Living with parents offers a significant savings, as Millennials were
paying a large portion of their relatively small incomes towards
rents; for those without a college degree, they were often paying
half of their income towards rent (Mawhorter 2018: 207). While a
college degree does not guarantee employment, not having a de-
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2018, 1, DOI: 10.12893/gjcpi.2018.1.11
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gree is a real detriment. Journalists do not often dwell on Millen-
nials who are not white, college-educated, and middle-class. Ralph
(2018) finds that for Millennials without a car, their employment
options are restricted. For high school graduates of Latinx or
Black background working at low-wage jobs, or unemployed,
their situation provides significant economic challenges.
In Australia
Jennifer Rayner (2016), an Australian millennial and former
federal political advisor, wrote Generation Less, a statistically-
laden overview of the downward mobility of her age-cohort.
While austerity measures are slowly gaining traction in Australia,
they have much farther to fall than their American counterparts.
Youth unemployment rates are at 11.2 per cent (Rayner 2016:
240). Rayner (2016) points out that 65 per cent of hospitality
workers, and 40 per cent of retail workers are casual employees,
without access to the entitlements received by full-time employ-
ees, such as five-to-six week of annual paid-leave. Casual workers
in Australia are compensated for such precarity with higher wag-
es. Australian millennials are renting property well into their thir-
ties before purchasing their own property and their overall finan-
cial worth has declined, while their debt rates have risen, especial-
ly with student loan debt, whereas tuition was free for many of
their parentscohort (Rayner 2016: 590).
In the United Kingdom
Millennials make up 13.9 per cent of the total population in
the United Kingdom, but there is a definite concentration in Lon-
don, where 19 per cent of them live (Brown et. al. 2017: 3). Mil-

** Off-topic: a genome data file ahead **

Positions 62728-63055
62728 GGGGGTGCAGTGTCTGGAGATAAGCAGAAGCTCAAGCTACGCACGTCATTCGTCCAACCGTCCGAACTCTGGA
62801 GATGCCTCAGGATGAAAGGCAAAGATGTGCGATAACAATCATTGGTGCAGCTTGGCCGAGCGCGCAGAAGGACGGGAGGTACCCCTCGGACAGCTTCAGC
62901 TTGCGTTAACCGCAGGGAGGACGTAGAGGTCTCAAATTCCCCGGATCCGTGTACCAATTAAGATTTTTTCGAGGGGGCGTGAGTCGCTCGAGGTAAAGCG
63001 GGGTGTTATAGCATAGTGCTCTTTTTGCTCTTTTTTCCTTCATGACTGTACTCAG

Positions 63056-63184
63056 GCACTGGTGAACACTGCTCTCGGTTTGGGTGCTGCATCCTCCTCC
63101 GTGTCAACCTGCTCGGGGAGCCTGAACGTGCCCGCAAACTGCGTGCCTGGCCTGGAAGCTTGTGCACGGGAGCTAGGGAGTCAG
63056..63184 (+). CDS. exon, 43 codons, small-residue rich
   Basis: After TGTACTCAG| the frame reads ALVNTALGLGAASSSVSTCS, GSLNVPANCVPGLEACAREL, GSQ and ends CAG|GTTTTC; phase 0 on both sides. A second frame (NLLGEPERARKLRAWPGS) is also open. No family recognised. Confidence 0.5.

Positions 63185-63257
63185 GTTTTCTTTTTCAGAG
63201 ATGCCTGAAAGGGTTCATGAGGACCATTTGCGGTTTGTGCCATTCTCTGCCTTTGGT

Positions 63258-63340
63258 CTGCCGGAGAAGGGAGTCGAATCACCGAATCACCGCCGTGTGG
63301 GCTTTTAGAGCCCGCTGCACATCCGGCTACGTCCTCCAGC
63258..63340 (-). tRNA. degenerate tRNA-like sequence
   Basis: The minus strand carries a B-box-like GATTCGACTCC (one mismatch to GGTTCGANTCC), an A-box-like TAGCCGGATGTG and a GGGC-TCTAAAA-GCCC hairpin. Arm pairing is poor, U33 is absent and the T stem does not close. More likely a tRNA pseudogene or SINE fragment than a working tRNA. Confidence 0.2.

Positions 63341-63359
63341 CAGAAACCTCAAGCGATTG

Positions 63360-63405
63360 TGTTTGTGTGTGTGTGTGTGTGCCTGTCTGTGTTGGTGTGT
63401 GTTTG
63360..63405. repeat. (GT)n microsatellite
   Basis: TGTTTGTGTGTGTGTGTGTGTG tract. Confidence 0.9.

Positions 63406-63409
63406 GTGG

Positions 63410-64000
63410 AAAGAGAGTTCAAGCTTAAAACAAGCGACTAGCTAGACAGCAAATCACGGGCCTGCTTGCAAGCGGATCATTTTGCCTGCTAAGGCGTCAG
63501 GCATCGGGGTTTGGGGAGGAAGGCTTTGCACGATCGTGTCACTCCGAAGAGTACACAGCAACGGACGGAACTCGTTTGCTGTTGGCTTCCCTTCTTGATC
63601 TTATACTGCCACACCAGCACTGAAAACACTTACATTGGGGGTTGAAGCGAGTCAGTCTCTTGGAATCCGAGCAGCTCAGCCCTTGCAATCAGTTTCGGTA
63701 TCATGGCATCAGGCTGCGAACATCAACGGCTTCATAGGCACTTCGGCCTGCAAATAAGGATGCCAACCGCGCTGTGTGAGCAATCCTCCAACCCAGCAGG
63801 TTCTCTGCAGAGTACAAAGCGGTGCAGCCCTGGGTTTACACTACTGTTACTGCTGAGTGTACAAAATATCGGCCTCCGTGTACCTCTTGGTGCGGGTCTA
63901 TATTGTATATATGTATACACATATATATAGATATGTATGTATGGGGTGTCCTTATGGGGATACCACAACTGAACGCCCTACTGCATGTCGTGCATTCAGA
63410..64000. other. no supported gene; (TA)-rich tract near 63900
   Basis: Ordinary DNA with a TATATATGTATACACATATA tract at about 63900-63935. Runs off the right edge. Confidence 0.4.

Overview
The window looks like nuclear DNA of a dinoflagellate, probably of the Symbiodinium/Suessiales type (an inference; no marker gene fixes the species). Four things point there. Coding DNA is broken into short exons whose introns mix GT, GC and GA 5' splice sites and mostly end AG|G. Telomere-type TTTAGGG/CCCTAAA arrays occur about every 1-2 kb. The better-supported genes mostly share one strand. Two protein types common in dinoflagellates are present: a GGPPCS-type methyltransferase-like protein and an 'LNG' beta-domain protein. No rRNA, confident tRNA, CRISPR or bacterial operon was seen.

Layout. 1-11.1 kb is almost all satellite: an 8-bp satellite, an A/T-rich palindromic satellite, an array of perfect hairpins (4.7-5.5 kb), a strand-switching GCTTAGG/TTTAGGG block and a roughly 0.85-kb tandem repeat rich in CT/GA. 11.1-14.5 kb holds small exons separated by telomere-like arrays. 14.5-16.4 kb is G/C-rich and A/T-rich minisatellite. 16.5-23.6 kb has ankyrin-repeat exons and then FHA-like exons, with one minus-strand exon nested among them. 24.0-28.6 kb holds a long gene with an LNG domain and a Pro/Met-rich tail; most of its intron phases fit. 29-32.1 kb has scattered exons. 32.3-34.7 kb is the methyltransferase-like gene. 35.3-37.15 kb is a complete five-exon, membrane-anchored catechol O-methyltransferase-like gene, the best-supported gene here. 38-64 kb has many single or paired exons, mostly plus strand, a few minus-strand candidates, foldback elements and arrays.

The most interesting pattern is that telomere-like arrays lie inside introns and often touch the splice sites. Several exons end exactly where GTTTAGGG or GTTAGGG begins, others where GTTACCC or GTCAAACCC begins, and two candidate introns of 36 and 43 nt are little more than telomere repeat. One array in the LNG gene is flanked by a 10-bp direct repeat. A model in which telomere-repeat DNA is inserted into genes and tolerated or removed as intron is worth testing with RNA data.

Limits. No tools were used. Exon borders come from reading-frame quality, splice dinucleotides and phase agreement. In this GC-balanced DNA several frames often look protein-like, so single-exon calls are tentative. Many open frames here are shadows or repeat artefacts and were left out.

lennials are most commonly employed in the retail sectors, fol-
lowed by health/social work, and education, and have experi-
enced the largest falls in average earnings since the 2008 recession,
with employment rates of 82 per cent (Brown et. al. 2017: 3). This
age cohort is among the most educated, with nearly 40 per cent of
those in their late 20s and 30s holding a tertiary level degree. As in
other peer countries, 59 per cent of millennials are renting their
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2018, 1, DOI: 10.12893/gjcpi.2018.1.11
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homes well into their mid-to late-30s, unlike previous generations,
which were able to purchase homes in their late twenties. This
generation is also more liberal politically, with 32.4 per cent vot-
ing for Labor in 2015 and the majority voting remain during
Brexit (Brown et. al. 2017: 4). Therefore, their political interests
should temper the direction of neoliberal governmental policies if
they were to become more politically active. The United Kingdom
provided defined benefit pension schemes for the baby boomer
generation, but such benefits are now provided to less than 10 per
cent of private sector employees, who enroll in defined contribu-
tion (DC) schemes instead, a drop of 14 per cent of pensionable
earning contribution (Brown et. al. 2017: 39). Adult milestones
are increasingly postponed as young people have less capital with
which to establish themselves. Those in the UK are increasingly
postponing moving out of the parental home, with a rise from 11 per
cent to 14 per cent for those aged 25-34 (Brown et. al. 2017: 46).
In the European Union
The European Union brings together twenty-eight diverse
countries with an estimated total popular around 507 million, of
which 33.3 per cent are young people under the age of 30 (Euro-
stat 2015: 10). Increasingly, young people in the EU find the job
market difficult to navigate, even with the ability to transgress na-
tional borders within the region, making multilingual ability an
important skill for employment. In 2013, 20.9 per cent of those
aged 25-29 were neither employed nor in school, with 70 per cent
employed, with such employment distribution unequal among
countries such that the Netherlands, Malta, and Austria, which
had high rates of employment, and countries such as Italy, Spain,
and Greece, recording lower rates (Eurostat 2015: 11). Those with
a tertiary education in countries like the Netherlands and Malta
reached the high employment rate of 93 per cent (Eurostat 2015:
149). Temporary work contracts were more widespread with
younger, and female, workers. Similar to other countries, young
people were leaving the parental home much later in life, with an
EU average age of 27 for men and 25 for women (Eurostat 2015:
44). These rates were especially skewed by country, where north-
ern Europeans were the first to leave the parental home in their
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late teens and early twenties; whereas the vast majority (70-84 per
cent) of young people age 25-29 remained with their parents in
countries such as Croatia, Slovakia, Malta, Italy, and Greece (Eu-
rostat 2015: 47). Following this trajectory, young couples were less
likely to give birth to their first child, and more young couples
remained childfree or unmarried.
The participants began their work lives as teenagers with en-
try-level, part-time jobs, often in the service industry, where they